how diet affects mental health

How Diet Affects Mental Health and Outlook

Every person has neurotransmitters that send signals, telling the body and mind how to feel and act. Serotonin, dopamine, norepinephrine, GABA, and endorphins are a few examples. For many years, these neurotransmitters were thought to be in the brain only. However, recent research shows most neurotransmitters are located in the gut and send signals to the brain through the vagus nerve.

As food passes through the digestive system, it influences how neurotransmitters respond. This finding means what you eat can affect your mood, and that diet and outlook on life are directly connected.

Inflammation, Diet, and Mental Health

Multiple studies have proven people with depression have higher levels of inflammation than those without depression. Stress is a significant cause of inflammation due to the body’s release of specific hormones like cortisol when it feels pressure. This is a healthy defense mechanism. However, many people remain in a constant state of stress, starting in early childhood—for example, a child exposed to maltreatment or trauma.

The overproduction of hormones means the body stores hormones it cannot immediately use, like in areas around the waist. Too often, people choose to eat comfort foods to ease stress, leading to weight gain and the potential for other diseases like diabetes, also associated with inflammation. It becomes a vicious cycle that leaves a person feeling sad, exhausted, achy, and a lack of enjoyment for life.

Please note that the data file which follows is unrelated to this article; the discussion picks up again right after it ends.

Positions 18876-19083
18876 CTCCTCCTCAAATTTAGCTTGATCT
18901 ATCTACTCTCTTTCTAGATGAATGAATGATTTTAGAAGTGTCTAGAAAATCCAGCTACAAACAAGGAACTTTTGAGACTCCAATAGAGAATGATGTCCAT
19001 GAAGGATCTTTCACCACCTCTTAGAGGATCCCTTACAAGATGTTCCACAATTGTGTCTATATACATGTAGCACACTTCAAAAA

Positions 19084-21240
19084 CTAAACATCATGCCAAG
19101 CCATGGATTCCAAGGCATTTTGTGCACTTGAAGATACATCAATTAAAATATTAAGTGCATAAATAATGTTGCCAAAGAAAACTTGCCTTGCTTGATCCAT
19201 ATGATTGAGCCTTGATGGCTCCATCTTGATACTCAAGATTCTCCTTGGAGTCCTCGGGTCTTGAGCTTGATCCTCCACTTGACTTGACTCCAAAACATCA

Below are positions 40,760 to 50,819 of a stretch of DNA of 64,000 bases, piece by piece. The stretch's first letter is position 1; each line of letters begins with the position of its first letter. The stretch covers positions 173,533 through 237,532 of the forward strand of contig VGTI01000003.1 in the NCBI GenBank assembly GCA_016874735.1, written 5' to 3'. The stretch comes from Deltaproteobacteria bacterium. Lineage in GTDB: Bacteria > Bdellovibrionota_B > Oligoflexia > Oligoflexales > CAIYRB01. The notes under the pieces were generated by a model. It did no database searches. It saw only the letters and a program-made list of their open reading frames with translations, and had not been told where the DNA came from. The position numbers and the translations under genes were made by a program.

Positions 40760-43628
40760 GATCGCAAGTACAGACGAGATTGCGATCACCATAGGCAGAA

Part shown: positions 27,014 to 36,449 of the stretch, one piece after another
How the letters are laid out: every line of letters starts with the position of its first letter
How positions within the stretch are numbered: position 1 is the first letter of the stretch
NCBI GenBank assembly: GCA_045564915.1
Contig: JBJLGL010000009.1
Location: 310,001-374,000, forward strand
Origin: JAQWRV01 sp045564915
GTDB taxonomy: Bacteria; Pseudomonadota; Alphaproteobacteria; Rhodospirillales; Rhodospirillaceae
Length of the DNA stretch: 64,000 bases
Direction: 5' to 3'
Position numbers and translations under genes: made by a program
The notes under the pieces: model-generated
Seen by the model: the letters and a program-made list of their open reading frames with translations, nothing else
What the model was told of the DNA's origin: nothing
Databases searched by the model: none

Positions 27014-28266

Fats, Sugars, and Mental Health

Plenty of evidence supports an increased risk of depression and anxiety in those who eat foods high in fat and processed sugars. Also, those who reduced the amount of red meats, processed sugars, and saturated fats and began eating fruits, vegetables, fish, nuts, and healthy oils saw a significant reduction in depression.

High sugar intake has been linked to increased schizophrenic symptoms. One study found a link between schizophrenia and diabetes. Participants had higher levels of resting glucose. Even when being adequately treated with medication, the connection still exists. This is alarming because both conditions are said to shorten life spans.

There are good fatty acids, like omega-3. The body needs good fatty acids to function correctly. Then there are harmful, saturated fatty acids you find in oils used to fry food, processed cheese, and some of our favorite comfort foods. These fats cause an imbalance in some of the things a person needs for optimal brain functioning, like cholesterol and hormones. When these are out of balance, a domino effect involves inflammation and an increase in depression and anxiety.

Food Can Be An Addiction

Food addiction is not listed in the Diagnostic and Statistical Manual for Mental Disorders yet, but it does exist. Some have listed specific symptoms, like having cravings even when you are full, eating more than intended, repeated attempts to stop overeating without success, eating in secret, and being unable to quit eating poorly despite having physical and mental health problems.